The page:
Since requirements would be set incrementally, why shouldn’t testing be done at every stage? Instead of keeping everyone in the dark about quality issues until the very end – where it’s most costly to fix – why not expose as many quality problems as possible early? 

An Agile project is like a subway system: everyone knows how much the journey will cost and how long the overall trip will take, but you don’t know (or really care) which specific train you’re going to be on or which transfer station you use.  As the executives get more confident that “the next train” will arrive very soon, they’ll be less upset if their favorite feature didn’t happen to make this particular train.  They’ll resist the temptation to pull political strings to accelerate their pet feature at the expense of others, or push for scope creep.

Like the Japanese auto industry that focuses on flexible manufacturing and repeatable processes to gain speed and profitability, the Agile methodology was trying to “get lean” – changing the rules to improve quality and deliver better value to the customers.  Unlike the Japanese auto industry, software didn’t have the statistical or procedural rigor of the Deming methods.

Agile Planning and other Oxymorons

While Agile methods allow for very rapid productivity, it only really works with developers who are serious wizards and users who are highly motivated and engaged. The engineers will frequently ask the project leader and user representatives detailed questions and tricky priority calls.  Typically, the engineers will need to get their answer in a few hours or they’ll start to lose development time.  Agile demands a lot from the team members, and most projects don’t have the luxury of perfect human resources.

Other issues have come up: Agile methods are highly focused on the needs and behaviors of engineers. Non-technical managers don’t receive the tomes of requirements documents and project plans, so they find it tough to figure out what’s going on or what the real status of the project is.  The pointy-haired bosses (PHBs) want to see project milestones that are fixed, measurable, and with deliverables defined well in advance.  The bean counters get nervous about the chaos and uncertainty about costs.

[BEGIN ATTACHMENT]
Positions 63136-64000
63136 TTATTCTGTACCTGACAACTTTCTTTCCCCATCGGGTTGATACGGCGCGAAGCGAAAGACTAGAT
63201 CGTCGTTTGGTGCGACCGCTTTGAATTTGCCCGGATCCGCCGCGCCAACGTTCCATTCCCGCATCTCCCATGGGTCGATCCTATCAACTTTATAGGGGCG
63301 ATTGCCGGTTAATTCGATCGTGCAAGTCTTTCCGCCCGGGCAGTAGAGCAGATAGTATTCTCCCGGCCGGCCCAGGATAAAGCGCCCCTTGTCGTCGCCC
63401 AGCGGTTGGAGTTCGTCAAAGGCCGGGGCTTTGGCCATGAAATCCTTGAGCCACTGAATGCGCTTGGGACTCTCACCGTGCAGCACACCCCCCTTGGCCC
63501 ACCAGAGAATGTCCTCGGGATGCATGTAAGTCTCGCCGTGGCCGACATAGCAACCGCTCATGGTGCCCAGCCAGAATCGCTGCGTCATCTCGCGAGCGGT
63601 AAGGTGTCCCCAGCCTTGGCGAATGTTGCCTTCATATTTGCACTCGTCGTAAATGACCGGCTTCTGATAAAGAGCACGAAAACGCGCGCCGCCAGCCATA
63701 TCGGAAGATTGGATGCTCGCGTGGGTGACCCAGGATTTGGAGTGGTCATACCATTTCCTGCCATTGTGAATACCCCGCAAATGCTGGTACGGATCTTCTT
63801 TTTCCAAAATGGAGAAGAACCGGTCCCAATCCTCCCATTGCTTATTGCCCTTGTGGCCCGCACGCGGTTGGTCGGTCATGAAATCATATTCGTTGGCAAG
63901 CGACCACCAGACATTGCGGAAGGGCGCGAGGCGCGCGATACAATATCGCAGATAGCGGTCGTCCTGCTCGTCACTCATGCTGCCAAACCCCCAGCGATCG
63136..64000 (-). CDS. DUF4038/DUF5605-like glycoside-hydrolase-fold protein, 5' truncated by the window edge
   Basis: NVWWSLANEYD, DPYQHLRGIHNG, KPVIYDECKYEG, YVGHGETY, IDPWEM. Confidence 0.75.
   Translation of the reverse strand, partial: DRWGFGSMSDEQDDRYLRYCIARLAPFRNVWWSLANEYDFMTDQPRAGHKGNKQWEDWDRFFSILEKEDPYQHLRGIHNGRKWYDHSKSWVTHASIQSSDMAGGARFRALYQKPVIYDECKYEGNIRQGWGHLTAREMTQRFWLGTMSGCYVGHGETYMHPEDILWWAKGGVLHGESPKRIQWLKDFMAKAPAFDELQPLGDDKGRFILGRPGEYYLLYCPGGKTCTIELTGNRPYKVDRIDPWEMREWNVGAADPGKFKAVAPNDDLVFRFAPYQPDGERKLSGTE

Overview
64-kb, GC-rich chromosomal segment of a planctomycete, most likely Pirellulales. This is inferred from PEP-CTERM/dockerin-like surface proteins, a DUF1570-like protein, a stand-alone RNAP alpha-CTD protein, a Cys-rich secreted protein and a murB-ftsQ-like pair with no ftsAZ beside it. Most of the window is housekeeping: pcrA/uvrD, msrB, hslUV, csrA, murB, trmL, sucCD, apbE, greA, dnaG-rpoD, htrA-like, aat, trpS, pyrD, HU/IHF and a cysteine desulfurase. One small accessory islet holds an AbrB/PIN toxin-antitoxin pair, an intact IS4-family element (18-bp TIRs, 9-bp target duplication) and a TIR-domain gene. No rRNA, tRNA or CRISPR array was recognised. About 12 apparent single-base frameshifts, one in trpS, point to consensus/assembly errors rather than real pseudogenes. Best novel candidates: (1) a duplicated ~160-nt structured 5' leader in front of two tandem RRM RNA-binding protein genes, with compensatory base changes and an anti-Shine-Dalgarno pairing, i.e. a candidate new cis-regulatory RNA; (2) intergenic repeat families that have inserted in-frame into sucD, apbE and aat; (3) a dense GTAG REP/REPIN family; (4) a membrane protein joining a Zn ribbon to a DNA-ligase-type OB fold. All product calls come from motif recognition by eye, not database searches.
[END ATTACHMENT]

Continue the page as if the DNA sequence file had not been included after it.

Agile projects can appear to be very chaotic, with tasks and resources seeming to “jump around” on a weekly basis.  For the participant as well as upper management, the flexibility that is the hallmark of Agile projects can be very stressful.

Further, Agile projects can become defocused when the SCRUM teams work items off the backlog in the order they appear, rather than the order that is needed to satisfy all the dependencies and prerequisites of a complex feature.

Even with these issues, the economic, quality, and productivity advantages of Agile are hard to deny. The technologies of SOA and SaaS (and their hardware counterparts, FPGAs and simulators) cry out for an incremental, prototype-oriented style of development.  So how to impose a bit more structure?

Product Managers and traditional product teams are comfortable with the Product Requirements Document, but these tomes have almost never been a truly effective way of guiding product development.  And in an Agile environment, writing a traditional PRD would be an exercise in irrelevance.  But keeping the "stories" or "cards" of the Agile project teamsorganizedself-consistent, and prioritized would be extremely valuable.  The teams would be working on complete deliverable features, rather than fragments of what the user needs.  The teams would be working on what's important, rather than what's convenient.  The sprints would have more meaningful deliveries (and more real-world tests), providing better motivation for the business types as well as the engineers. 

The Product Managers' high level document should be presented as a roadmap to management, satisfying their needs, and as a Wiki to team participants.  For those of you into paper, the PRD would become a binder with 1-page sections.  Pages would be ripped out and replaced on a weekly basis.

Include the Customer

As you may know, I'm a big fan of user-centered design, where customers are so involved they effectively become design partners.  I'm also a big proponent of designing the customer before you design the product. 

In the Agile world, this changes a bit:  you need to segment the customer as you build the product.  Since you don't actually know what feature is going to make it on any particular iteration "train" until it's about to leave the station, you have to think about the consequences of whom you're going to market a particular iteration to.  The trick is to focus on customers who are truly representative of the groups you want to be selling to.   It's easy to focus too much on early adopters who are enthusiastic participants, but not in the main stream of where you need to be selling. 

*The American Architects Association is too embarrassed to have ever published these numbers but the Construction, Restoration And Planning organization conducted a survey and published it on its website, (Okay, it’s true, I made this number up.)